Opinion: I called Lizzo and Beyonce for song lyrics. They heard me

Editor’s note: Based in Sydney, Australia, Hannah Diviney is a writer, disability rights advocate and editor of Missing Perspectives, a grassroots global newsroom dedicated to tackling the marginalization of women and girls. You can follow her on Instagram at @hannahthewildflower or on Twitter at @hannah_diviney. The opinions expressed in this commentary are his own. Read more opinion pieces on CNN.


I knew I wanted to be a writer since I was 4 years old, but I could never have imagined then, a wide-eyed little girl fascinated by words and their power, that one day I would write, speak and be mentioned in the most famous media in the world. Well, at least not for that, anyway. But I guess that’s what happens when you call two of the biggest names in pop music, and they actually hear you.

If you don’t know what I’m talking about, let me take you back to about six weeks ago when Grammy-winning singer and rapper Lizzo released the song “Grrrls” from her latest album, “Special.” Mixed in with the catchy beat and empowering lyrics I could imagine millions of girls dancing to, there was an ableist slur; the word “spa”.

courtesy Hannah Diviney

Short for “spastic”, spaz is often used in the everyday sense as a kind of shorthand for someone losing control, on the verge of or in the middle of an emotional crisis, or lacking in intelligence. But from a medical perspective, for someone like me who lives with spastic diplegic cerebral palsy (CP for short), the word spastic means something completely different.

It refers to spasticity, otherwise known as a constant, never-ending tension in the legs and body that can be extremely painful, doesn’t have to be triggered by anything specific, makes life difficult for me, and becomes more difficult to manage. in cold weather. It’s not fun and it doesn’t affect my emotional control or my intelligence. And yet, for as long as I can remember, that word has been a schoolyard slur, used against me and others I know by those who may not have known what it meant but did. enough to turn him into a weapon.

So to hear that word in a Lizzo song, knowing what an incredibly important space it occupies in conversations about representation and marginalization, was confusing and hurtful. It didn’t make sense with the acceptance and body positivity she’s championed throughout her career. It took me less than five minutes to write a tweet and display it, alongside other disability rights advocates. I explained why the word was hurtful and how I hoped she would do better.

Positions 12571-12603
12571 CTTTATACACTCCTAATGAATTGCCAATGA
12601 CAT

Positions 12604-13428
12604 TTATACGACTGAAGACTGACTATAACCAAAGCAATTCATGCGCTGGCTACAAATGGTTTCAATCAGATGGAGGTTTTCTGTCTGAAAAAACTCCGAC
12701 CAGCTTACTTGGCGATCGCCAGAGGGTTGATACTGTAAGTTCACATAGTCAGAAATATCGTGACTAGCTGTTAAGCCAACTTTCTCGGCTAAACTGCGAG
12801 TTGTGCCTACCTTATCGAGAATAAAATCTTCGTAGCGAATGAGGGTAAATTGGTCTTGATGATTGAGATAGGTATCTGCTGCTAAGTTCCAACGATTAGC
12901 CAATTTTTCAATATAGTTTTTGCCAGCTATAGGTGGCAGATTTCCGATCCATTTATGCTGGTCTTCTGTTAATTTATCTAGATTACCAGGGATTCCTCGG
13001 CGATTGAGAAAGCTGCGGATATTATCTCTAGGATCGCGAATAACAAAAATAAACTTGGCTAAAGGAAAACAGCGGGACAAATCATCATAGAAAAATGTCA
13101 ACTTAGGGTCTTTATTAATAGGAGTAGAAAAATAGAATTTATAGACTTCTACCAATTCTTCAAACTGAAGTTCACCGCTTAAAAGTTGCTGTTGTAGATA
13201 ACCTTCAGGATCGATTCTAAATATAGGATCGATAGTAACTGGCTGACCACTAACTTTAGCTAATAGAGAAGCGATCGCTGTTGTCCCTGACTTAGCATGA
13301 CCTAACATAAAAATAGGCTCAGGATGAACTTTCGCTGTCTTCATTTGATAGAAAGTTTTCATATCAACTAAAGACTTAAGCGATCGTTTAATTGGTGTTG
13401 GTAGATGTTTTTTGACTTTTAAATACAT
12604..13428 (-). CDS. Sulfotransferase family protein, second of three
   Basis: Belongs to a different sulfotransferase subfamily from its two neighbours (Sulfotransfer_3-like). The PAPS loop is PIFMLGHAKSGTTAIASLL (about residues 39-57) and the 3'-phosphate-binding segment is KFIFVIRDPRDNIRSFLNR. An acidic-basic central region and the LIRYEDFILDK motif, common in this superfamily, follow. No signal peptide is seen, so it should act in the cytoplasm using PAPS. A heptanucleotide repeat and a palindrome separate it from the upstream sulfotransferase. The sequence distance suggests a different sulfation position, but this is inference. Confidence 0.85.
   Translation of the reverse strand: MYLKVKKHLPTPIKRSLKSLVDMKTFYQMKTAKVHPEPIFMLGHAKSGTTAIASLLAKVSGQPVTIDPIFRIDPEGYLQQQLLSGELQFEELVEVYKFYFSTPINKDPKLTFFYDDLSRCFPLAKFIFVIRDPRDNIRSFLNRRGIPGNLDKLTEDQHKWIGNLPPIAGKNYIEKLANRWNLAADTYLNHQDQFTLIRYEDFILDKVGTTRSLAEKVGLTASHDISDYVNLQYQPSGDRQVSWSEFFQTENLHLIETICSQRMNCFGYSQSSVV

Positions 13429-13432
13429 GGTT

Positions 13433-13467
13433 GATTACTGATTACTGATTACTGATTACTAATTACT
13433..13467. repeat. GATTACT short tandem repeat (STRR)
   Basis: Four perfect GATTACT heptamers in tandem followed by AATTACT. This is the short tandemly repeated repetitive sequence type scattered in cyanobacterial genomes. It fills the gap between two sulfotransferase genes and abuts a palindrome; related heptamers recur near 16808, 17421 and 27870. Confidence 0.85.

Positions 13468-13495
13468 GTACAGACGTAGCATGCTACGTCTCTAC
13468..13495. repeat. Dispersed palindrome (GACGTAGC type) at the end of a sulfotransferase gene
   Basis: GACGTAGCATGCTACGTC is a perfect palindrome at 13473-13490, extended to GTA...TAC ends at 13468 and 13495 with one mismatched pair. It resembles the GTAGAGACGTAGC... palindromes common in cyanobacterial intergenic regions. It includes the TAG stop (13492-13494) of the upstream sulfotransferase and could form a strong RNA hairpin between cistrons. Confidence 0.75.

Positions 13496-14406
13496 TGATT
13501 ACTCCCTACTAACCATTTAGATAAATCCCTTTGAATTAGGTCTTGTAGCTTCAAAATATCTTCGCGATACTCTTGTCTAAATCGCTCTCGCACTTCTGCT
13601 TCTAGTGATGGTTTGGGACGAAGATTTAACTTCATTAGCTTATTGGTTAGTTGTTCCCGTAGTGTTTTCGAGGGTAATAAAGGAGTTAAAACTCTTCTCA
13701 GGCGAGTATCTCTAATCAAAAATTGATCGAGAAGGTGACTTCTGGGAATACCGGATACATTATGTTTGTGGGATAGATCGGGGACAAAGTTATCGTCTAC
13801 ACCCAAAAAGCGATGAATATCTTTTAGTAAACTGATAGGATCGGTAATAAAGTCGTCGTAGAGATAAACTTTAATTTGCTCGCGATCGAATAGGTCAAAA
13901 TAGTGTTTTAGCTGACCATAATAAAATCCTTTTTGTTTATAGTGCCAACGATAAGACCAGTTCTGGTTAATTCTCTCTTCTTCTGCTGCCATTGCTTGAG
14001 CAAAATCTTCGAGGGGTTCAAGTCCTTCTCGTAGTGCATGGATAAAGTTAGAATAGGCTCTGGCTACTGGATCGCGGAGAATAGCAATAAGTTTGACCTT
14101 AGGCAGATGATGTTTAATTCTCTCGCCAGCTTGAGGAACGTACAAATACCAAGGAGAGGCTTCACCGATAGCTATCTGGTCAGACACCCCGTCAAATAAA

Now, I’ve tweeted thousands of times over the years, but I’ve never had a tweet do that: it went viral, spreading all over the world. If I had to guess why it might be because I was so direct and clear, but I think it also helped that in 2022 the world is more open to learning and being allies than never before. It landed me in international media and made me the target of trolls. The disability community made so much noise that Lizzo gave one of the best apologies I’ve ever seen and gave us all a masterclass on how to be an ally. Skipping past the part where she might have tried to double down or get angry, she instead jumped straight into open learning and action.

In a statement posted on her social media platforms, Lizzo said, “As a fat black woman in America, I’ve had a lot of hurtful words used against me, so I understand the power that words can have (whether that either intentionally or in my case, unintentionally).I’m proud to say that there is a new version of GRRRLS with a change of lyrics.She has re-released the song without the slur.

And then last weekend, I got a sarcastic mention on Twitter from a stranger, asking if I was planning on calling out Beyoncé too for using the same slur. Confused, I did a search and quickly discovered the word hidden under the sound effects on a song she co-wrote with Drake called “Heated.” The song is featured on her new album “Renaissance,” the long-awaited sequel to 2016’s “Lemonade.” This time the pain just got deeper.

Didn’t we all just explain why that word was hurtful? Hadn’t the world heard us as we started a conversation with the music industry about ableist language not being acceptable? How could Beyoncé’s team, arguably paid to keep tabs on every detail of the music industry, miss the Lizzo moment? How had they not realized that if they released the song with this word, they would encounter the exact same problem?

Although frustrated and exhausted by the ongoing emotional toll that comes with being a disability advocate, I tweeted again. I had less hope for an answer this time, well aware of the untouchable mystique that follows Beyoncé. His status as a pop culture icon is achieved by few, and has been rightfully earned after decades of being at the top of his game artistically. But three days after my tweet, my world exploded again when Beyoncé announced that she too would be re-recording her song without the slur on another expert alliance show.

Words matter. They always have and they always will. Language is one of the few tools in the world that most people can use easily and even more so on social media. That is why it is worth paying attention to how we use it. That’s why my mother always taught me that the pen was mightier than the sword. If anything, this week has taught me that through social media and the power of a well-crafted tweet, we have access to the most powerful pens of them all. And that’s why I hope we can use this global attention to have broader conversations about the inequalities that people with disabilities face. Small things, big things grow.

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